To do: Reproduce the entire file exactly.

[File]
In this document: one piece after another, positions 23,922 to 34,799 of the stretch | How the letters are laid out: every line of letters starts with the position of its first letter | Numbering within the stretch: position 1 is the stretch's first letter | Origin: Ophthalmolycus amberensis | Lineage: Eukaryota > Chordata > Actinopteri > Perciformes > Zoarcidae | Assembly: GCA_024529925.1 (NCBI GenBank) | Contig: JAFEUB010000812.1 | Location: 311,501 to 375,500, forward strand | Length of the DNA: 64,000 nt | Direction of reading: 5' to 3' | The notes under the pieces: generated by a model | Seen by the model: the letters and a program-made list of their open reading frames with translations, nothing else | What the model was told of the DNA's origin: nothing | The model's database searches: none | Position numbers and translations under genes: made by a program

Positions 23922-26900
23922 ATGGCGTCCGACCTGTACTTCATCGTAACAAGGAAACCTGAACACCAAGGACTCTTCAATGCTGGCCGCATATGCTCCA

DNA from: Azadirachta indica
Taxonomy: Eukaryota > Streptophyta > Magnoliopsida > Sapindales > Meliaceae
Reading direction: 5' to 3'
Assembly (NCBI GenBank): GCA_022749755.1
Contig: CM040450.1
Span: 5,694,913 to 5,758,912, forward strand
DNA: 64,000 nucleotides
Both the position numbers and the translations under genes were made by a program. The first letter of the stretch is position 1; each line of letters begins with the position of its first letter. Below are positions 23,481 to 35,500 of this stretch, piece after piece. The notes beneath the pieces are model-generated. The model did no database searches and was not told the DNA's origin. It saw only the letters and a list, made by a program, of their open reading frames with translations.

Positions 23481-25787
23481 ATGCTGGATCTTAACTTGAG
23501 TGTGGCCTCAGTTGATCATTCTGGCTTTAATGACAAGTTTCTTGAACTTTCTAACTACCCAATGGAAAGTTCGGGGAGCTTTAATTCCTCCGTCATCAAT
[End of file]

In this document: one piece after another, positions 23,922 to 34,799 of the stretch | How the letters are laid out: every line of letters starts with the position of its first letter | Numbering within the stretch: position 1 is the stretch's first letter | Origin: Ophthalmolycus amberensis | Lineage: Eukaryota > Chordata > Actinopteri > Perciformes > Zoarcidae | Assembly: GCA_024529925.1 (NCBI GenBank) | Contig: JAFEUB010000812.1 | Location: 311,501 to 375,500, forward strand | Length of the DNA: 64,000 nt | Direction of reading: 5' to 3' | The notes under the pieces: generated by a model | Seen by the model: the letters and a program-made list of their open reading frames with translations, nothing else | What the model was told of the DNA's origin: nothing | The model's database searches: none | Position numbers and translations under genes: made by a program

Positions 23922-26900
23922 ATGGCGTCCGACCTGTACTTCATCGTAACAAGGAAACCTGAACACCAAGGACTCTTCAATGCTGGCCGCATATGCTCCA

DNA from: Azadirachta indica
Taxonomy: Eukaryota > Streptophyta > Magnoliopsida > Sapindales > Meliaceae
Reading direction: 5' to 3'
Assembly (NCBI GenBank): GCA_022749755.1
Contig: CM040450.1
Span: 5,694,913 to 5,758,912, forward strand
DNA: 64,000 nucleotides
Both the position numbers and the translations under genes were made by a program. The first letter of the stretch is position 1; each line of letters begins with the position of its first letter. Below are positions 23,481 to 35,500 of this stretch, piece after piece. The notes beneath the pieces are model-generated. The model did no database searches and was not told the DNA's origin. It saw only the letters and a list, made by a program, of their open reading frames with translations.

Positions 23481-25787
23481 ATGCTGGATCTTAACTTGAG
23501 TGTGGCCTCAGTTGATCATTCTGGCTTTAATGACAAGTTTCTTGAACTTTCTAACTACCCAATGGAAAGTTCGGGGAGCTTTAATTCCTCCGTCATCAAT